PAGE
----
Three Ways To Write A Cool Story

2013 Artwork Cool Story Sketch

I’m sure that you’ve probably read a few cool stories. These are the kind of stories which linger in your imagination and shape it for years afterwards. The kind of stories where you still keep your first dog-eared copy of it in a special place on your bookshelf as if it is some kind of priceless sacred relic. The kind of stories which you look at and think ‘damn, I wish I’d written that.’

The amusing thing is that, although a few stories are fairly well-recognised as “cool” (eg: ‘On The Road’ by Jack Kerouac, “Neuromancer” by William Gibson etc…), everyone will have their own personal ideas of what is and isn’t a “cool” story. If we all thought that the same things were cool, we’d probably be borg drones or cylons rather than human beings.

Although I’d count “Lost Souls” and “Drawing Blood” by Poppy Z. Brite (Billy Martin) and “Crooked Little Vein” by Warren Ellis as being valued parts of any canon of “cool” literature, many people (with no taste) probably wouldn’t. What we consider to be cool is, by it’s very definition, extremely subjective.

Whilst this is much less of an issue with visual forms of storytelling (eg: comics, art, films etc…), telling a cool story using only the written word is a much more difficult thing to do (and it’s something I still hope to do one day). The fact is that, if you tell a cool story, it will probably be obscure for a while. It’ll be a cult classic. This is a good thing. A small number of dedicated and interested fans is a lot better than hordes of slightly more indifferent and superficial fans. Plus, to be honest, the real challenge of making something cool is to make something that will still be cool at least a couple of decades later.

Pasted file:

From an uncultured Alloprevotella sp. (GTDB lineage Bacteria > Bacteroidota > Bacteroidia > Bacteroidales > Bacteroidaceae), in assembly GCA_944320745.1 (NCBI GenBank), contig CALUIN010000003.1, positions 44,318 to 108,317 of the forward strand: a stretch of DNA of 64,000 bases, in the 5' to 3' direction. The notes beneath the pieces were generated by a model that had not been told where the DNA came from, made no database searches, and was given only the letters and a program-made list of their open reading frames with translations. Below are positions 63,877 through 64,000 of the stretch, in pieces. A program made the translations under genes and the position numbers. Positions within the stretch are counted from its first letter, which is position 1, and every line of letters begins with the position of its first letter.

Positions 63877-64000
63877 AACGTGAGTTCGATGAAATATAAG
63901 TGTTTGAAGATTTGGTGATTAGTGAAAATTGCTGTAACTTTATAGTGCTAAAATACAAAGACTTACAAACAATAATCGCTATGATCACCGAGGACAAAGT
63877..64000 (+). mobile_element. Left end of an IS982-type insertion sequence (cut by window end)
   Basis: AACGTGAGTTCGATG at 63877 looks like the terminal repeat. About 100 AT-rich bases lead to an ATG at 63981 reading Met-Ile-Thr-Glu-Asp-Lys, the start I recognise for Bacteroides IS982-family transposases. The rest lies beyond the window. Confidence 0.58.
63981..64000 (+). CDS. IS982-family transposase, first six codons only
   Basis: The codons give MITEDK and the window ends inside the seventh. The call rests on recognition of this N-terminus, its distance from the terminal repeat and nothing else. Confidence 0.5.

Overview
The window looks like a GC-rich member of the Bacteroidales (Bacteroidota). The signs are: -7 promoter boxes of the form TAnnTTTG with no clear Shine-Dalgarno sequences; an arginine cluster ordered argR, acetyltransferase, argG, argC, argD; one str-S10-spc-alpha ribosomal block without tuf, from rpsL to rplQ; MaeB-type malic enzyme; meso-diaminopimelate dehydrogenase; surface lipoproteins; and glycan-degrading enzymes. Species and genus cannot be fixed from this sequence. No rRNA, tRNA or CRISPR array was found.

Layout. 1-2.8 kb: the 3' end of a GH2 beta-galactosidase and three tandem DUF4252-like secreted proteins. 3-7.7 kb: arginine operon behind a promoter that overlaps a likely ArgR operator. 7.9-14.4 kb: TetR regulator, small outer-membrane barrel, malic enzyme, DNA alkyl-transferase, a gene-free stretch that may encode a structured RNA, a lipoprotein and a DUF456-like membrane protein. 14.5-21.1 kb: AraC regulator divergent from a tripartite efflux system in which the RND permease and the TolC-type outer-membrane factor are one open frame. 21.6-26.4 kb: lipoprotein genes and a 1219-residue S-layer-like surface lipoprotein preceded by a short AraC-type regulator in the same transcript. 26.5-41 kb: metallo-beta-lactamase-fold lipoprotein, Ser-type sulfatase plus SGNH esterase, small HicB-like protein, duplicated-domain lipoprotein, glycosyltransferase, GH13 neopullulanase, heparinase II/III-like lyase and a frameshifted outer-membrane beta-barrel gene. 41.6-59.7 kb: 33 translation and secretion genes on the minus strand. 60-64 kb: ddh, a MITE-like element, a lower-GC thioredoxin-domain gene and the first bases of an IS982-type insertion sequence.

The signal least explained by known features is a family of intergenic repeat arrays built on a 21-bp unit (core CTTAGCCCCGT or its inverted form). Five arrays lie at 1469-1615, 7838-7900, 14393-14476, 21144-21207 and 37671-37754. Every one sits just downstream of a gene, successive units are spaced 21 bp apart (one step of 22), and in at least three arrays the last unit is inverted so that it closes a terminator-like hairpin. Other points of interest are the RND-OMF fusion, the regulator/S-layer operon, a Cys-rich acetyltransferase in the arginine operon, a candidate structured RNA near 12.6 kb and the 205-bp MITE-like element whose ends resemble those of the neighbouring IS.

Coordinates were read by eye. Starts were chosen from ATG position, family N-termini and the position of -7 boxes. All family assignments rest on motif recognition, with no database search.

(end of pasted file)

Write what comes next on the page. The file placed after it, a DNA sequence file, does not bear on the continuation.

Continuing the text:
Anyway, I thought I’d give you three alliterative tips about writing a seriously cool story. Your cool story must be subversive, sacred and savvy. Allow me to explain:

1)Your story must be subversive: I’m not talking about politics here. There is nothing worse than a political tract poorly-disguised as a story. But, your story should still be subversive in other ways – in other words, it should show the world from a perspective which is either ignored or derided by the mainstream.

Your protagonist and/or narrator shouldn’t be an ordinary “everyman” or “everywoman” character. They should, to use a wonderful term used a lot by Kate Bornstein, be an “outlaw” of some kind or another.

This doesn’t mean that your main character has to be a literal “outlaw” who is on the run from the authorities. However, it means that your main character has to be outside of what is currently recognised as the mainstream. Of course, there’s something of a paradox in this, since mainstream society is thankfully gradually becoming more accepting and open-minded (despite the efforts of more conservative people). This is a wonderful thing for everyone. Except writers.

After all, what was “subversive” a few decades ago usually becomes part of the mainstream. So, you have to find a way to make sure that your story will still be subversive even when some parts of it have become mainstream.

One way of doing this is to make your story so transgressive and shocking that, even years later, the mainstream will barely even want to look at it. But, the downsides of this approach are that, eventually your story will lose it’s shock value after more shocking things are made and you might even face the occasional obscenity trial too. So, I wouldn’t advise using this strategy unless you’re William Burroughs, the Marquis De Sade or Kathy Acker.